Let’s Talk Flash -&- Arrowverse Classic: Vixen the Animated Series

Arrowverse Review Index

A new episode of The Flash to talk about, and a chance for me to cover the Arrowverse’s first foray into animation: the Vixen web series!

On The Flash front, we had Season 9, Episode 3 – “Rogues of War”.

This episode should have been a lot more fun than it was.

I mean, it has the new Rogues planning to steal the tech needed for a time machine, so Barry teams up with their old Rogues to pull the heist first. This should have been a blast! And instead … it was actually kind of dull.

Biggest failing is probably the need to have Barry learn a lesson about trusting their new teammates – even though said teammates showed themselves ready to assault each other at a moment’s notice, so, y’know, distrust has been earned. Not only is it an obnoxious attempt at forced pathos for Barry (God, I have not missed that), but it takes up time – time that could have been used to make an actually cool heist. Instead, Barry and the Rogues just walk in with some fake IDs, and I’m like, “That’s it!?

Between Rogues old and new, there are so many big personalities in this episode, but so little of it gives them anything fun to do. It’s just a bummer.

Like, I want to be excited that Barry’ll be fighting evil speedster Batwoman, but if that ends up being as lackluster as this …

Vixen: The … Movie? … Series? review

Vixen was a noble experiment. One that was probably never going to pan out – trying to expand a shared universe into different mediums, with different logistics, production schedules, and fanbases: that’s always gonna be fraught with complications.

Still, I applaud the ambition behind it. The same year they were expanding the Arrowverse by launching Legends of Tomorrow, doing a Flash/Supergirl crossover, and even connecting themselves to the recently canned Constantine series, they also sought to expand into an animated web series.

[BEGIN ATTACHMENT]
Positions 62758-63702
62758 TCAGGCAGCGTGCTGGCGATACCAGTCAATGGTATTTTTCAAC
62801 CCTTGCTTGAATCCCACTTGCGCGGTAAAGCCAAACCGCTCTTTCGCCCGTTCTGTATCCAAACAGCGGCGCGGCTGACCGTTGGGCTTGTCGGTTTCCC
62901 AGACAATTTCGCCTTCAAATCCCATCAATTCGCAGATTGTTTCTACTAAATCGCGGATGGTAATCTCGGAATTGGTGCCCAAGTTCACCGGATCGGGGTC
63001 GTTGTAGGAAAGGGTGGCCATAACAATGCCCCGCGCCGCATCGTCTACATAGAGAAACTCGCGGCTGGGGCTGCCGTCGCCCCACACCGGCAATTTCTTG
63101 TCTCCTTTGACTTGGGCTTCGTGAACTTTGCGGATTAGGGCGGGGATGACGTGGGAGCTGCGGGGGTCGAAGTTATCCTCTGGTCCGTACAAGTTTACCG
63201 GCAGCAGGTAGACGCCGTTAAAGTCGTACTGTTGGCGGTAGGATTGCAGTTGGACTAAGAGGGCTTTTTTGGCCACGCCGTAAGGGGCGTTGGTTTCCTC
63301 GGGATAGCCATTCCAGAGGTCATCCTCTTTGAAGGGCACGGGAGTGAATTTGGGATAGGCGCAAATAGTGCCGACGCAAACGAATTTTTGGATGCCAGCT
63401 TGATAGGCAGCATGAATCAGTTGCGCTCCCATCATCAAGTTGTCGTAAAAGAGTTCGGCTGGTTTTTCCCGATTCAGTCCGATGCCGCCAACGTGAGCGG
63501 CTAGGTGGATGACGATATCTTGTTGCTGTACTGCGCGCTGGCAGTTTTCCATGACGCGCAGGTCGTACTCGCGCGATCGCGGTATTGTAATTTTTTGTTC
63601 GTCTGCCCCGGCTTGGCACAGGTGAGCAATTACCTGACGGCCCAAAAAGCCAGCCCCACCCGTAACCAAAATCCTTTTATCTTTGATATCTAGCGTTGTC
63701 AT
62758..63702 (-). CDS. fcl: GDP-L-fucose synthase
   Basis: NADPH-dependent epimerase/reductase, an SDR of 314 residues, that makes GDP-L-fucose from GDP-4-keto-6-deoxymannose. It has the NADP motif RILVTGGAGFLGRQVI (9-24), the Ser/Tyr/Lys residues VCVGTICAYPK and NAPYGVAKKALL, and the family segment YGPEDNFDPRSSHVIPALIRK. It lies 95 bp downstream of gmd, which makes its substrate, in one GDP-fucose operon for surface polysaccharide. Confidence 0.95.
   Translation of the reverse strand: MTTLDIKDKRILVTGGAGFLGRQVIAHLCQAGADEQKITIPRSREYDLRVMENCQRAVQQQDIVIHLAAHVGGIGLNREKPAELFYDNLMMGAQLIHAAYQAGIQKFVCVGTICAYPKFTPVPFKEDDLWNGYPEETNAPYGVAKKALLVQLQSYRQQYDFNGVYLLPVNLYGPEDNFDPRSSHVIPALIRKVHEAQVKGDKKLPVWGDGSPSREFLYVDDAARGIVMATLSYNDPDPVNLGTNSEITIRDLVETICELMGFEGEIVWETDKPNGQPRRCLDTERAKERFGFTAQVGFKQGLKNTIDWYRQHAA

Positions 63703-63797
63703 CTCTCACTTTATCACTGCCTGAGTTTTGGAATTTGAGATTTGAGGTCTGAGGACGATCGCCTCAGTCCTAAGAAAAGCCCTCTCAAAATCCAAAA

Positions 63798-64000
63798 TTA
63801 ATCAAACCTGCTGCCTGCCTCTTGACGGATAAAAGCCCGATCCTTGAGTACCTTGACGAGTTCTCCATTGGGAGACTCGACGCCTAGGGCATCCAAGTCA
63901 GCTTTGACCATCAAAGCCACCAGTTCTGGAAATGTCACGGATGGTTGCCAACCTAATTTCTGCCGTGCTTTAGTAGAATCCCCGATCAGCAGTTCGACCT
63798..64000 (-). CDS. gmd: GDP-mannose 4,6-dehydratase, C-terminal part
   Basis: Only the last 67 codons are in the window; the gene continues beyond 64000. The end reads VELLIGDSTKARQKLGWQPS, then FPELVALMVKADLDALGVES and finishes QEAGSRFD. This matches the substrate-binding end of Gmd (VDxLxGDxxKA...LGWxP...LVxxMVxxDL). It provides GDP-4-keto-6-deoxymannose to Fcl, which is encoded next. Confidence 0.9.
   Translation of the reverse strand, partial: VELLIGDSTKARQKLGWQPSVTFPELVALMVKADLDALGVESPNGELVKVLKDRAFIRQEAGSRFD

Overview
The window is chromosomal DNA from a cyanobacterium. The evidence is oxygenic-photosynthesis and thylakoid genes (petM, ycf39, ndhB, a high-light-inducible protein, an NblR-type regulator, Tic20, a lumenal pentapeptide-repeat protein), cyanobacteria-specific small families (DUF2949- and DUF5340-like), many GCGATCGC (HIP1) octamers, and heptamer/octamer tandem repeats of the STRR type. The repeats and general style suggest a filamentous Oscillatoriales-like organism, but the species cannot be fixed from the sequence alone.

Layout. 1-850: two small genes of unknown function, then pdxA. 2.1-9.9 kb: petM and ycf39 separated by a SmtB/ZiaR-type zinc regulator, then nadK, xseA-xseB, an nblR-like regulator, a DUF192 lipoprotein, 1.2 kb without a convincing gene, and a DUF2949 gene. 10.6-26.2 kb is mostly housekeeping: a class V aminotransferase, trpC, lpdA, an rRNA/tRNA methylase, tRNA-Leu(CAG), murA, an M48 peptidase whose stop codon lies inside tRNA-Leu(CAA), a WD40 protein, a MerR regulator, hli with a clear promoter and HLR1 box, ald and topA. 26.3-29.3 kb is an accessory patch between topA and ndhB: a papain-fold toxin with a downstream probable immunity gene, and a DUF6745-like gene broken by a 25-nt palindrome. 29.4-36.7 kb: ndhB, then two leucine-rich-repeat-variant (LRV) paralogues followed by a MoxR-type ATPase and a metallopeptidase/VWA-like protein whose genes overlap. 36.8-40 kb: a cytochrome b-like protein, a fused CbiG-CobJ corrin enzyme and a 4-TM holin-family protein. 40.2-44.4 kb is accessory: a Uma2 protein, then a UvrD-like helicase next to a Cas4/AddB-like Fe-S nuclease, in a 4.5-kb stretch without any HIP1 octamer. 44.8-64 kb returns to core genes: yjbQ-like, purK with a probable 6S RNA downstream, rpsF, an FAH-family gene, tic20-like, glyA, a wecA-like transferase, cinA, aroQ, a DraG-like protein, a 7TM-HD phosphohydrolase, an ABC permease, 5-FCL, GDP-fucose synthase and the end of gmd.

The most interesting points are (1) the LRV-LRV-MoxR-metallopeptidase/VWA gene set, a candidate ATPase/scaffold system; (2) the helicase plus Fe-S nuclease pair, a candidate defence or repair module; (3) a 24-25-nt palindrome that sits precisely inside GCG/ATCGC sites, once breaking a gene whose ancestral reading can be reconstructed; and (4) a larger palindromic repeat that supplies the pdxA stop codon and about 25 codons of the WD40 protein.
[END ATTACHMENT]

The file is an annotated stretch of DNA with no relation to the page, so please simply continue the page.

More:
But that abundance of ambition is what holds Vixen back. It was initially billed as a series, but each “episode” is only about five minutes long, and when the two “seasons” of the show are put together, their total runtime is the same as one episode of any of the other series (though when packaged together like this, Warner Bros. decided to rebrand it as a “movie”).

Point is, they had very limited space to tell their story – far too little space for everything they were trying to do. They wanted to introduce Mari, have them discover their powers, learn their secret family history, fight their evil sister in a dramatic climax … then team up with that evil sister, who’s now showing signs of redemption, learn about a bunch of new sources of mystic powers, and travel to Africa to fight an even bigger villain in an even bigger dramatic climax. All that in about an hour – and a fair bit of that hour was taken up by cameos from Flash and Arrow characters.

Vixen very much feels like an abridged story, one that can’t flesh out its plot or its characters in the way it clearly wants to.

Still, despite that, I can’t say it’s not an enjoyable watch. That abridged feeling does make for quite a fast paced ride, the characters and story are engaging, and the animation and art style really are quite good (At least for the characters introduced in this series. Attempts to replicate people from the live action shows in animation were … not great.)

It’s a shame more couldn’t be done with Vixen, or the idea of animated web series beyond this and Freedom Fighters: The Ray. But it was fun enough while it lasted.

Stray Observations:

  • Plans for Mari McCabe to appear in the live action shows never got past one guest spot on Arrow – and that was in Arrow Season 4, which is not the most auspicious of company.
  • It’s bizarre but also kinda cool how the third season of Legends of Tomorrow turned out to also be the third season of Vixen, bringing back virtually every plot point and character from the webseries … except for Mari themself. Even used time travel to retcon them all a happy ending. Though I wonder how confusing Legends Season 3 was for anyone who hadn’t at least read up on Vixen.

Question of the Week: Which characters left these shows far too soon?